“That cursed fool!” Jimen spat as he put on his mask. There was no way that mad Kuni’s magic was strong enough to break the curse, but it had to be related to the intrusion into his dreams. “Follow me,” he told his bodyguards. They were loyal to him, rather than to the office he held. They would do whatever was necessary. He slid open the door of his chambers and his servants scurried out of his way. Walking quickly, he went toward the Princess’ chambers. His personal guard like shadows behind.

He would not be outmaneuvered by a Unicorn.

But when the Emerald Champion reached the Otomo section of the palace and saw Otomo Yuni waiting there in the courtyard, alive, coherent, and very angry, Bayushi Jimen realized just how badly he had underestimated Ide Todo.

“That is the man who poisoned me,” Yuni stated coldly. “My mother is on her way.”

Jimen’s mind was moving rapidly. He was of high status, no one here could challenge him. Yuni’s word alone was not sufficient. However, Hoketuhime would surely use this to her advantage. She would turn the others against him and he’d never be able to take the throne then. He could see his plans unraveling. He had to move quickly.

There were only a handful of the Paper Lanterns here. His personal guard were superb fighters. There was still time to kill Yuni and then blame it on Todo’s men…

Ide Todo was not doing a good job hiding his disgust. That blasted delusional Crab, what was his name… Makoto… He was there… Wearing armor and covered in blood, most of his face hidden behind a peasant’s hat, only a massive unkempt beard hanging out the bottom, like some sort of barbarian. Even before he said a word, the shame sword Fear began shrieking at him. That is the one. The Crab is the one who witnessed your dream. You must silence him. Silence him now!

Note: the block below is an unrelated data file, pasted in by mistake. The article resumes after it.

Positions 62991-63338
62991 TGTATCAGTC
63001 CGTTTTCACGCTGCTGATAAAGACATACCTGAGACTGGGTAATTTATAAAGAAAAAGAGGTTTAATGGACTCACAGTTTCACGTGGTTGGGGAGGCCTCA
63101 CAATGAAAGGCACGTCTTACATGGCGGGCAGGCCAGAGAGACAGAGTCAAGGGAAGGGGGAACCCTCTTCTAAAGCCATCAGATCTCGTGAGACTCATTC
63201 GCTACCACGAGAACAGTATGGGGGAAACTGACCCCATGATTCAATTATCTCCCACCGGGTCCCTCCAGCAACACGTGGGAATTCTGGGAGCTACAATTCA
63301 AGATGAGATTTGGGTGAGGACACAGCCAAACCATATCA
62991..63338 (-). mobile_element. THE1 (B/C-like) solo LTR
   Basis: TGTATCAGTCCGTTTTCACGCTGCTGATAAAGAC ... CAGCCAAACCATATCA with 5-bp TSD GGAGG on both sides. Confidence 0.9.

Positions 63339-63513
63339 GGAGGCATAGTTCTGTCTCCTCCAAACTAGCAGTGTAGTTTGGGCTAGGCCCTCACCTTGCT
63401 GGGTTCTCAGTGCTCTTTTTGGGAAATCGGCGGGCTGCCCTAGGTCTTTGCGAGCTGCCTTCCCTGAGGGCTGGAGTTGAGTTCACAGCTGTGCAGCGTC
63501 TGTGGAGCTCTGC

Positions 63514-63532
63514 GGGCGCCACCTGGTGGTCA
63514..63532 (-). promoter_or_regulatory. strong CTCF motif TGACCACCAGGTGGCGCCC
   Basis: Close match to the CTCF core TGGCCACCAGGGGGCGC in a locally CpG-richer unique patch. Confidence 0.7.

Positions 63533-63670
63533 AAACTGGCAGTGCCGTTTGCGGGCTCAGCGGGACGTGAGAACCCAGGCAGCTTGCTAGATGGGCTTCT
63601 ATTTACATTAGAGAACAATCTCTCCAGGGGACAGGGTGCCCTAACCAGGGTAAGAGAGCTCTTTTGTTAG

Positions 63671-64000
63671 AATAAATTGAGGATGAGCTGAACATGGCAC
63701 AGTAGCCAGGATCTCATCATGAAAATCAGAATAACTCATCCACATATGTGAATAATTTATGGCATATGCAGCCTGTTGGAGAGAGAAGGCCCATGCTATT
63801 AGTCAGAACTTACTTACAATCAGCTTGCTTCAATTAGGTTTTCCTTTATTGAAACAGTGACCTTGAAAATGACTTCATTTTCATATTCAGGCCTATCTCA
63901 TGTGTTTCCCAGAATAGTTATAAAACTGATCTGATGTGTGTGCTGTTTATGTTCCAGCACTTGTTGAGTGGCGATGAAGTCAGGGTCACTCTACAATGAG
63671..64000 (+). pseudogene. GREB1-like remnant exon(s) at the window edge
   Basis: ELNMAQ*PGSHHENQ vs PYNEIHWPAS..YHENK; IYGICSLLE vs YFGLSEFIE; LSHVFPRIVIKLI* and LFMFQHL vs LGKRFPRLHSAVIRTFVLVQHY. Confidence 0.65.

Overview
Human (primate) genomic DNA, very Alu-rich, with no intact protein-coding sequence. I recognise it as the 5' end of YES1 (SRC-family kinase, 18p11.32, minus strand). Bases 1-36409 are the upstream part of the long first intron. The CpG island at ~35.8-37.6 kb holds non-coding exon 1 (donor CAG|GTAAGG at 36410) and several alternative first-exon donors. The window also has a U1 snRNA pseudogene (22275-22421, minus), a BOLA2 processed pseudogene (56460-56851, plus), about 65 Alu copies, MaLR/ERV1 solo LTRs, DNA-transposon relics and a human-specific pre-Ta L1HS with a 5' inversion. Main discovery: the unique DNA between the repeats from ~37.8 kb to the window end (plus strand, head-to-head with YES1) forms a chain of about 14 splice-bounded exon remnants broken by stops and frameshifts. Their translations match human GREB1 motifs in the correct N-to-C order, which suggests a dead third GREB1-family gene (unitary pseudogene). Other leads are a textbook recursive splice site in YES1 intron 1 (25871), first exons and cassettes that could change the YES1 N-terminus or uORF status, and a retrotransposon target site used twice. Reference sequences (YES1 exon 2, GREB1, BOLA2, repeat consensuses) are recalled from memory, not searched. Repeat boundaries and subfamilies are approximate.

He had already done the calculations. The only warrior present was the Crab, and he was too young and inexperienced to have a chance against his personal bodyguards. “Kill them all,” Jimen ordered.

Katanas were unsheathed. Red silk flashed as they charged. The Crab stepped forward to meet them, tetsubo at his side. Jimen blinked.

And both of his personal guard lay crippled and dying, bones splintered and heads leaking.

“How—”

Makoto pointed the bloody tetsubo at him. “I’ve gotten a lot of practice lately.”

The sword was shrieking at him. Fear clawed at his mind. There were shouts from nearby. Hoketuhime and her Seppun guard were on their way. Todo must have had messengers prepared to rouse her at a moment’s notice.